The Lord of the Rings presents us with the age-old battle between good and evil. Sauron, the Lord of Mordor, (the bad guy) long ago created a magical ring to make him powerful beyond all belief. However, in days of old it was cut off of his hand by the good guys in a war between the hordes of Mordor and the three free races (elves, dwarves, and humans). The ring, however, which could be best described as having its own intelligence, moved itself from owner to owner through the years, corrupting each owner and making them fanatically obsessed with it. The Lord of the Rings is the story of a group of nine adventurers trying to destroy the ring before it is re-captured by Sauron, or destroys them all with corruption, greed, and hate.
The single defining aspect of most of Tolkien's work, the thing that makes it unique, is how real Middle-Earth is. Many races have their own Model Languages, runes and scripts, religions, calendars, family trees, histories, songs, cultures, artifacts, and ancestors. Many of these are only alluded to in the books, but are fully described in the comprehensive appendices at the end of The Return of the King.
Other Works Set in Middle-Earth
In addition to the Lord of the Rings and The Hobbit, Tolkien wrote and published The Adventures of Tom Bombadil, a collection of stories starring a character featured in The Fellowship of the Ring. He also left pages upon pages of notes, many of which were later compiled and edited by his youngest son Christopher into three published posthumous works.
The best known of these works, The Silmarillion, provides a fuller account of the mythology and history of Middle-Earth. The author loved The Silmarillion, considering it his best piece of work. It is, in fact, excellent, if one is able to contend with the complicated language and not get bogged down. When he died, Tolkien left The Silmarillion virtually complete, leaving his youngest son Christopher to do only mild editing. The Silmarillion and, in fact, all of Middle-Earth, was originally intended to try to provide England with mythological creatures and traditions. The author felt that whereas most areas of Northern Europe had a rich history in such fantasies, England had been slighted.
Unfinished Tales, the next most famous of these three, is a collection of historical and cultural stories set in Middle-Earth. Unfinished Tales received mixed acclaim; it includes many stories more immediately relevant to The Lord of the Rings, and some felt that it tied together many loose ends that The Silmarillion left. It is, however, what it implies: unfinished. There are those who feel that its 'scrapped together' feel detracts from its overall value.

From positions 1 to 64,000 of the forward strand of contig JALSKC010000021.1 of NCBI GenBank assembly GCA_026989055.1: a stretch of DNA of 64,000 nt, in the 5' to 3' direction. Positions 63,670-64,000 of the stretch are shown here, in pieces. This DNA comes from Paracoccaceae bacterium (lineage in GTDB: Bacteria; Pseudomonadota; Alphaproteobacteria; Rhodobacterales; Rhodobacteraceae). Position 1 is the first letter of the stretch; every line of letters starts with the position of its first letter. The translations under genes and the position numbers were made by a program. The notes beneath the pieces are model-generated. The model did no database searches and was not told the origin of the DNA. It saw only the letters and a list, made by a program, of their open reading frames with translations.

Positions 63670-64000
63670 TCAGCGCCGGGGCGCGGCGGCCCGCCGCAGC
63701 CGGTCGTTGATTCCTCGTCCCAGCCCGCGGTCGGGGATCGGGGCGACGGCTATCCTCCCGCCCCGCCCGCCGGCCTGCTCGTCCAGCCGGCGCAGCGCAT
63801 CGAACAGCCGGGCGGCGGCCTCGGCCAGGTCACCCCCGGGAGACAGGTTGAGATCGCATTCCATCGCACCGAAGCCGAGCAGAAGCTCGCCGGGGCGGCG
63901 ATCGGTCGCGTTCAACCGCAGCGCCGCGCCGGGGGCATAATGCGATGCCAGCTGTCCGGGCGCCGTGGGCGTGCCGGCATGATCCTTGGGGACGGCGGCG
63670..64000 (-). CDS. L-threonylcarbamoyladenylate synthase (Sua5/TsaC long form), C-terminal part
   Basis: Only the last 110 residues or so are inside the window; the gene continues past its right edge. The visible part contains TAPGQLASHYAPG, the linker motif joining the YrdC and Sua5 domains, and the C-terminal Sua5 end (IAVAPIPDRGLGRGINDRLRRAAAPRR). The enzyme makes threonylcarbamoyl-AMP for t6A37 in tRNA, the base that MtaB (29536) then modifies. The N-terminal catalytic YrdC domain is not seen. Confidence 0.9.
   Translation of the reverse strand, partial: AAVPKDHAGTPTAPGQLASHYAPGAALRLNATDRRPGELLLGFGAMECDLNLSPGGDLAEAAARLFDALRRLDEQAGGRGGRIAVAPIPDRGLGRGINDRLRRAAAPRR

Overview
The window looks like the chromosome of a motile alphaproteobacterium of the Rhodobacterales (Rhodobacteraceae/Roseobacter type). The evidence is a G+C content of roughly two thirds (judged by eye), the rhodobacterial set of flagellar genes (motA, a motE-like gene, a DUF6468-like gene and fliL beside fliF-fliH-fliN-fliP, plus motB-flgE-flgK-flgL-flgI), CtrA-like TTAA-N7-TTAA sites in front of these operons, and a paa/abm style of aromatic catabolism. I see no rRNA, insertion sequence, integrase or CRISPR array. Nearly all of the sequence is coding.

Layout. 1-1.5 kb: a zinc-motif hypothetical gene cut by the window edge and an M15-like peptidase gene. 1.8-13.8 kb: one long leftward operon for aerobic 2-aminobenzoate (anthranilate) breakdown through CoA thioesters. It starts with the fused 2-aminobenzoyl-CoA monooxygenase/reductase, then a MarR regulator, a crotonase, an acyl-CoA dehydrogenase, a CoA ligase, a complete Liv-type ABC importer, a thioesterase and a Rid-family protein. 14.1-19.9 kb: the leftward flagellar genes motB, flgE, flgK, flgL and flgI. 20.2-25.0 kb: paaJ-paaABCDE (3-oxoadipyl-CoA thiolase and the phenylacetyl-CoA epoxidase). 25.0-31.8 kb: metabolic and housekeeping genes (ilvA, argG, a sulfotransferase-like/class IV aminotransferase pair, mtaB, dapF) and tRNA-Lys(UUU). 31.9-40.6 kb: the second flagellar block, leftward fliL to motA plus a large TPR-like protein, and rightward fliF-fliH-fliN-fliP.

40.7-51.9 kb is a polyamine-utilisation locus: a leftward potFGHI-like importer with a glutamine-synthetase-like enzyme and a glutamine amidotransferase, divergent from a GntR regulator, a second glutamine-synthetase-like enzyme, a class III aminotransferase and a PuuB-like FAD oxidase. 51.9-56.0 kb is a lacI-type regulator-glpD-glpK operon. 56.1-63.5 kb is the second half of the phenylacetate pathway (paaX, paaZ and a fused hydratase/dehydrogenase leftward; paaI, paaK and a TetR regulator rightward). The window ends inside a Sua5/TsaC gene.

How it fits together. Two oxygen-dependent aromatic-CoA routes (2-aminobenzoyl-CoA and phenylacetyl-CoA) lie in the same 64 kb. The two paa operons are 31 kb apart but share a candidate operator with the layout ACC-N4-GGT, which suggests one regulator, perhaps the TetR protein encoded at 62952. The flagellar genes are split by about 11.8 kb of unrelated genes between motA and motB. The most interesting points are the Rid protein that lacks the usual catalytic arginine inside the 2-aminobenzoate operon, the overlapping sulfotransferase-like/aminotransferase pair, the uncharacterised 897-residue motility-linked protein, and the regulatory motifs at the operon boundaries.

The third of these works, the epic History of Middle-Earth is exactly what it implies: a history of all events not related in the books previously discussed. This work is published in 12 separate volumes:
- The Book of Lost Tales One
- The Book of Lost Tales Two
- The Lays of Beleriand
- The Shaping of Middle-Earth
- The Lost Road and Other Writings
- The Return of the Shadow
- The Treason of Isengard
- The War of the Ring
- Sauron Defeated
- Morgoth's Ring
- The War of the Jewels
- The Peoples of Middle-Earth
Works Not Set in Middle-Earth
Tolkien wrote many short stories and poems not set in Middle-Earth, which can be found in:
- The Tolkien Reader
- Smith of Wootton Major
- Farmer Giles of Ham
- The Father Christmas Letters
- Tree and Leaf
He also made many drawings, some as illustrations for his books, others merely to help him visualise places and things, and others still just as works of art. Many of these can be found in the published collection Pictures by JRR Tolkien.
Many of Tolkien's works, especially The Lord of the Rings have remained popular throughout the years. The story has been adapted as a radio series, a full-length animation, and a feature film trilogy. Many authors have written books featuring Middle-Earth or its creations, and the actual LOTR has been reprinted countless times by countless publishers, and promises to provide entertaining reading for generations to come.